Saying “I’m sorry” to your toddler can be hard. On one hand, you feel like you want to apologize for everything bad they have to go through. On the other hand, you want to remain an authority figure and someone she sees as a perfect role model, incapable of wrongdoing. Knowing when to apologize, and how to do it, can actually strengthen your relationship with Baby, and models positive behaviors she will use for her whole life.
When to apologize
You’re the grown-up, and you know that sometimes you’ve got to say you’re sorry. Sometimes you don’t, though, and apologizing for things that aren’t your fault is a common verbal tic. It’s important to save apologies for those moments when they’re necessary, and hold your ground when they aren’t. When you’re disciplining or comforting Baby, don’t feel like you have to apologize for her discomfort. In both of these instances what’s happened is outside your control. Either her own behavior has lead to consequences, or she&;s feeling scared or hurt by something you can’t stop. In either case, taking responsibility for the situation by apologizing won’t help.
Instead, make use of apologies when they’ll matter most. That’s usually when you’ve made some kind of mistake that Baby will benefit from you apology for.
- When you parent in a way that you don’t like: Everyone occasionally says or does things they don’t mean to. Being a parent is stressful, and stress makes you prone to outbursts and overreactions that you don’t intend to have. In the moments that you aren’t being the parent you’d like to be, the best thing you can do is regroup, get calm, and then apologize. This will teach Baby that the way you acted in these moments isn’t the way you should act, and that you’re aware of that. By teaching her that, you’re giving her a model for how she should treat other people, and how she should let herself be treated.
- When you do or say something by accident: Whether it’s letting a swear word slip, or play that results in accidental injury, plenty of parents find themselves needing to apologize. Just because you know that something wasn’t intentional doesn’t mean that Baby will immediately understand that. By letting her know, you’re giving her a better idea of what the rules of her world are.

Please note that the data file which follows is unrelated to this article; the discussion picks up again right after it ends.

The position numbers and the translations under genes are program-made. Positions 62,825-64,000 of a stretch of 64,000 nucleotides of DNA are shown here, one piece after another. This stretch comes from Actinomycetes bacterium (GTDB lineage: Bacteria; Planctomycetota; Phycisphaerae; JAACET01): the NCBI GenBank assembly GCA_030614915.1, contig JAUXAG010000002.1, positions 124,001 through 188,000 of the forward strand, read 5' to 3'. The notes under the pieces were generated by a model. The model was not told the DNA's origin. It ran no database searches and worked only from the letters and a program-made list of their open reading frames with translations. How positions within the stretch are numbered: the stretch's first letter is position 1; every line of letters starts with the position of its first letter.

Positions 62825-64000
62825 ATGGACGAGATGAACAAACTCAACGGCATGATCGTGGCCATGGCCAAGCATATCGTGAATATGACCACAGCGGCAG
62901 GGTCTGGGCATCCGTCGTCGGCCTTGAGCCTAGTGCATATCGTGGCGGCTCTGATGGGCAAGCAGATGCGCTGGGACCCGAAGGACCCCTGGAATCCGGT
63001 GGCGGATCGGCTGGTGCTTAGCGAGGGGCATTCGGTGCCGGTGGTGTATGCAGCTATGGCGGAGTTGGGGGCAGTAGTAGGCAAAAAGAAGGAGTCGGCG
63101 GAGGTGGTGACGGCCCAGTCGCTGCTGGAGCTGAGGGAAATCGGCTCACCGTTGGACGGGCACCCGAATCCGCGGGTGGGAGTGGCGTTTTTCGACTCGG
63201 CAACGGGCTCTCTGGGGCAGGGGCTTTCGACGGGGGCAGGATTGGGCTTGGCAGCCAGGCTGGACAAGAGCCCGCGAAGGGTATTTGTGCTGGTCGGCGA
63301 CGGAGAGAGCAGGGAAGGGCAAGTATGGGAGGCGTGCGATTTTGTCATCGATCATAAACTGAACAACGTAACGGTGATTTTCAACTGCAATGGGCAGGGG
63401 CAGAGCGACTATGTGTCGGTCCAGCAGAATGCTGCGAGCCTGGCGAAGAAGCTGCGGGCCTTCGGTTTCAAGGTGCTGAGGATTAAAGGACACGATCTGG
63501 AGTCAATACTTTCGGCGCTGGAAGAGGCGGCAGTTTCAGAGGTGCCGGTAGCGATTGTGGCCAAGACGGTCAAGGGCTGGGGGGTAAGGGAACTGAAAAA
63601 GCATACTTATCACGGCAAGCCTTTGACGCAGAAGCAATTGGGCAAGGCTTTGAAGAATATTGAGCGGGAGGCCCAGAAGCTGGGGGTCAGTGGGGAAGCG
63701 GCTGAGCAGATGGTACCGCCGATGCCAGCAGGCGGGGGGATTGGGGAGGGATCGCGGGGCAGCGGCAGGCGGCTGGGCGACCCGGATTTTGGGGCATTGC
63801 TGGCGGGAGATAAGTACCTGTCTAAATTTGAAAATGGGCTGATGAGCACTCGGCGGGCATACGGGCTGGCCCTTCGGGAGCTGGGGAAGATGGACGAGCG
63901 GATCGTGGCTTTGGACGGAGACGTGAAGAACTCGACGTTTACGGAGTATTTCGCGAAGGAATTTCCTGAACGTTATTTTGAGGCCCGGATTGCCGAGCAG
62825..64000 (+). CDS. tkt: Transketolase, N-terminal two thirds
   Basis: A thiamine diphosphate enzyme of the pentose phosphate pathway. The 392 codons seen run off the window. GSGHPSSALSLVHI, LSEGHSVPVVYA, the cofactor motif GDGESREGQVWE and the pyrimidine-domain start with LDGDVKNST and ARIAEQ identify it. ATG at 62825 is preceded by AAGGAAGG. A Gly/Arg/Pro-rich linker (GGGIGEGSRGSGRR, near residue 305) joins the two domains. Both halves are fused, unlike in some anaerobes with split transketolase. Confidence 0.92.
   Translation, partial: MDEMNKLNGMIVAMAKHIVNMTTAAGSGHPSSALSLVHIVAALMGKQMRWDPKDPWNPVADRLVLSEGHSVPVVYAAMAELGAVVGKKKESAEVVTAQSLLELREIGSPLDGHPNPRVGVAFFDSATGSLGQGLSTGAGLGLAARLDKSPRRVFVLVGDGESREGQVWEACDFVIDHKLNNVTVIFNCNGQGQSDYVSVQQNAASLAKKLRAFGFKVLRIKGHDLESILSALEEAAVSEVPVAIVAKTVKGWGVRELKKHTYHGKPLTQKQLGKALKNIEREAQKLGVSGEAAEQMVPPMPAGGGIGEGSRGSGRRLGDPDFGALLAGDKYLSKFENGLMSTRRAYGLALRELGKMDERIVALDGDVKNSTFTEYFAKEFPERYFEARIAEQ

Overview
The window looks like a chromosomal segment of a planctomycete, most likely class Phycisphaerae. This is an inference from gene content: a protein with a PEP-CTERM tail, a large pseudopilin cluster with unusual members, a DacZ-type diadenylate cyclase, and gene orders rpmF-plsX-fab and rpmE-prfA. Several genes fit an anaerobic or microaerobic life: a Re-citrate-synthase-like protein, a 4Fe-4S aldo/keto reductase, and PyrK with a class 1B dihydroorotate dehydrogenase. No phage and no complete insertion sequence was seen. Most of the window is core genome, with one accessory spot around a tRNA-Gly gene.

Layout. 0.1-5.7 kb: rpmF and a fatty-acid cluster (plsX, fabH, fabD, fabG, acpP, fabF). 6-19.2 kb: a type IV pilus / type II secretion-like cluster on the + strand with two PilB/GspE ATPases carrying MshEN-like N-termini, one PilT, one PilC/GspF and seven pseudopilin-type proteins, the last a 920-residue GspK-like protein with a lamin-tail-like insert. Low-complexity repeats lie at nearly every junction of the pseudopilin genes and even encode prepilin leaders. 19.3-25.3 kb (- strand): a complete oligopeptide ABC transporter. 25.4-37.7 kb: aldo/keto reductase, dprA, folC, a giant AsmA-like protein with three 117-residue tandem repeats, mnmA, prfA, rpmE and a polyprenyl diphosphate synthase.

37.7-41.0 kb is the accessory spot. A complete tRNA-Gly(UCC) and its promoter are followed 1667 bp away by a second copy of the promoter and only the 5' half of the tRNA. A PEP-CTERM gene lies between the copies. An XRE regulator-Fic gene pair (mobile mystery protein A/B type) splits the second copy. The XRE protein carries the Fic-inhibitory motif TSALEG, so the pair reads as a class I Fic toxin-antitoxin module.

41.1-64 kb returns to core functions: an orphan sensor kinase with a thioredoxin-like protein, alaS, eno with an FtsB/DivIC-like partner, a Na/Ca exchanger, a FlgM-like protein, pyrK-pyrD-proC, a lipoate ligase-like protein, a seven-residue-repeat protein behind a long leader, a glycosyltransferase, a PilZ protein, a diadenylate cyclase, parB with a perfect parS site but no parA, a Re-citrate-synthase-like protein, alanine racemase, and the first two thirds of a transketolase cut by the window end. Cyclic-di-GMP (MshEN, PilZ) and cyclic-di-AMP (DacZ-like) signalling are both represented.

What makes an apology
For starters, you say “I’m sorry.” Then, once the easy part is over, it’s time to honestly admit the mistake you’re apologizing for.
By describing the mistake you made, and helping Baby understand it, you’ll be modeling great behavior. You can teach her that everyone makes mistakes, and that it’s okay to make mistakes, but important to recognize them, and to apologize afterwards, instead of trying to hide or ignore them.
Try to avoid saying “I’m sorry, but…” which most people agree isn’t a real apology at all. Own up to your mistake instead of trying to explain it away. Instead, try leading with “I’m sorry because…”
Be the role model
By apologizing for real, you’re setting a strong, positive example. When Baby needs to apologize for something she will know how to do it for real, and not just say the words. The better you apologize when you need to now, the better she will be able to apologize to you later, when she messes up.
Another great followup to an apology is to ask what you or she could have done differently. This helps everyone in the family feel accountable for one another’s actions, and can help prevent future incidents that would result in an apology.